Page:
Not sure how much loose leaf tea to use per cup? A good rule of thumb is to use 1 teaspoon of tea per six ounces of water which is the average size of a teacup. However some teas are dense and some are fluffy. How do you adjust?
What is the right amount of loose leaf tea per cup?
If you are brewing one cup of tea at a time, the rule of thumb is one teaspoon per six ounces of water. Teas that are fluffy such as white, herbal and oolong teas may require two teaspoons (or one heaping teaspoon). Use this same approach if you prefer your tea on the stronger side. Adding more tea will intensify the flavor; steeping the tea longer will not make it stronger, rather could result in a bitter cup.
If you use a tea infuser (that will brew a mug size serving) we recommend a tablespoon size scoop. (And don’t forget you can typically steep twice through your infuser!) If you are brewing a pot of tea, gauge the amount of tea on the ounces of water you add to the pot.
To measure the right amount of tea, start with a perfect teaspoon. We offer two size spoons so you’ll have the right tool whether you steep by the cup or teapot. The key is consistency, so use the same spoon each time as you determine your preferred strength.
But a perfect cup of tea really relies on two other important factors as well. Each play an important role in creating the flavor in your cup:
- Water temperature
- Length of steeping time
Common mistakes made when brewing tea
Mistake 1: Using the wrong water temperature
The temperature of the water is very crucial and varies depending on the type of tea. You may remember your Mom putting the teapot on the stove and awaiting the screech announcing that the water was “ready”. In reality, for most teas, it was too late.
If you are a tea newbie, you will be amazed at the difference in the flavors that are released by using the right water temperature when brewing tea. Different tea varieties release the polyphenols (or tannins) at different temperatures which can alter the flavor caused by an over-extraction or under extraction of these tannins.
It is best to start with fresh, filtered cold water. Added chlorine or other minerals and sediment that may be found in tap water can affect the true flavors of your tea.
Using water that is too hot (screeching hot) is called “burning” the tea. This means the tannins have been over-extracted, causing green and white tea to become astringent. Studies have shown that water that is too hot may also destroy the health-promoting compounds in tea such as catechins. If you use water that is not hot enough, then your tea will lack its full flavor potential due to the under extraction. Boiling water and then letting it cool hoping to reach the right temperature removes oxygen from the water, decreasing the resulting flavor of the tea.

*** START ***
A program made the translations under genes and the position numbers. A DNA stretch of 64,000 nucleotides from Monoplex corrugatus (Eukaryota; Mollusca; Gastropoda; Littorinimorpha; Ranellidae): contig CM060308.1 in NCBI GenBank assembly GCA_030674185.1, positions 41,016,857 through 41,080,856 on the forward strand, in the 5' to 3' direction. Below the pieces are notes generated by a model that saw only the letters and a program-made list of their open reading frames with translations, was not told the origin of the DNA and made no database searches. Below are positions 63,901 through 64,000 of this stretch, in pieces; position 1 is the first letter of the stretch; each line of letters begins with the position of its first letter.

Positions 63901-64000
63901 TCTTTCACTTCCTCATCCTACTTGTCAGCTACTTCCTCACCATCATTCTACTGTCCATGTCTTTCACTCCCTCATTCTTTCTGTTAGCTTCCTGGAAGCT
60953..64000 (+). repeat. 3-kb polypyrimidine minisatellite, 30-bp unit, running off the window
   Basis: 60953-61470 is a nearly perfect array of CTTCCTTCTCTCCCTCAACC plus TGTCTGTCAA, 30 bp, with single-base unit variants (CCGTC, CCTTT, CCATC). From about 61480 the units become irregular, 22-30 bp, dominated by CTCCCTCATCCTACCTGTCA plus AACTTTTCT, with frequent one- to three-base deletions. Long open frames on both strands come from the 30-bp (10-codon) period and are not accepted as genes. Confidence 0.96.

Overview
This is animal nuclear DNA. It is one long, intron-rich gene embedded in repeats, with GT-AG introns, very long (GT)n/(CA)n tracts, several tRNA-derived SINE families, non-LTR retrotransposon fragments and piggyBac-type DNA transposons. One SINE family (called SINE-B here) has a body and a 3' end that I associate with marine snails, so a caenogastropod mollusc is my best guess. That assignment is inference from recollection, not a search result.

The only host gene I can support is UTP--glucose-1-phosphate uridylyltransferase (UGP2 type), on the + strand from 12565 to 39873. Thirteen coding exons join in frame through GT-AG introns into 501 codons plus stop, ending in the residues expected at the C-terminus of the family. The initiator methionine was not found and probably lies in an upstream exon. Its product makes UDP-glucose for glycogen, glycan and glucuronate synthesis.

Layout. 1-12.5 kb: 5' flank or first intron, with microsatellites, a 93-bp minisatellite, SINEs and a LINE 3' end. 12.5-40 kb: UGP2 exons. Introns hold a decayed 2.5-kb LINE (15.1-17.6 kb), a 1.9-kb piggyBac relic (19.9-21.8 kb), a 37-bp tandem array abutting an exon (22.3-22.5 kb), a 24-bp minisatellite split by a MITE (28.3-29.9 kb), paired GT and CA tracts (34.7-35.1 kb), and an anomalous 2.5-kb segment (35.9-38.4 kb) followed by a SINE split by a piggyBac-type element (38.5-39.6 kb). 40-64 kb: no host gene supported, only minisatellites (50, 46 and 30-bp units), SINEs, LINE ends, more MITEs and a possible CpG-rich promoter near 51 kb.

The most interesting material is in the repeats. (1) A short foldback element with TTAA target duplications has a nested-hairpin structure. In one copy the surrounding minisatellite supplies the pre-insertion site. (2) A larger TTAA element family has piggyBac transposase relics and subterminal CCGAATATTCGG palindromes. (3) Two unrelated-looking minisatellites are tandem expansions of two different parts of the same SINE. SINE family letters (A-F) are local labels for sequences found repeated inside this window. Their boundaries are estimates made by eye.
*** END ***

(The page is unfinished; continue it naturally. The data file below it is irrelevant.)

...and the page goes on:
The optimal temperature for herbal teas is much higher than a delicate white or green tea. Herbal teas do not contain tannins which is why they can handle the higher hot water temperature. Using a lower temperature for the delicate white and green teas keeps the leaves from losing their flavor due to over-processing. Use this quick chart to find the proper water temperature for your favorite tea:
- Green tea 150-175°F
- White tea 175-185°F
- Black tea 205°F
- Oolong tea 195°F
- Rooibos tea 205°F
- Herbal tea 212°F
It’s really simple to achieve the right temperature if you have an electric kettle with temperature control. If not, just remember the rule of thumb that water simmers at 190°F, so for green tea keep the water just below a simmer. The teapot “screech” indicated that the water was a full boil, and at sea level this means 212°F, so hopefully, your mom was steeping herbal tea!
Mistake 2: Not steeping the tea for the right amount of time
Steeping time allows the loose tea leaves to diffuse and release the unique aroma and flavors of the tea. The steeping process begins the instant you pour heated water over the tea leaves.
Our general rule of thumb for steeping time:
- Green tea 3-4 minutes
- White tea 7-9 minutes
- Black tea 3 minutes
- Oolong tea 3-6 minutes
- Rooibos tea 3-5 minutes
- Herbal tea 5-8 minutes
A common mistake is to steep tea longer in search of stronger flavors. Over-steeping can simply lead to bitterness. So it’s crucial to use the proper steeping times for each type of tea. If you are looking for a stronger flavor in your cup of tea, then add more tea instead of more time. Or likewise, if you prefer a lighter flavor, reduce the amount of tea.
If you don’t have a perfect tea spoon just for tea, you will be playing a bit of a measuring guessing game. Tableware spoons will not give you a consistent measure. So make sure you have all the right tools and you’ll enjoy the perfect cup of tea every time.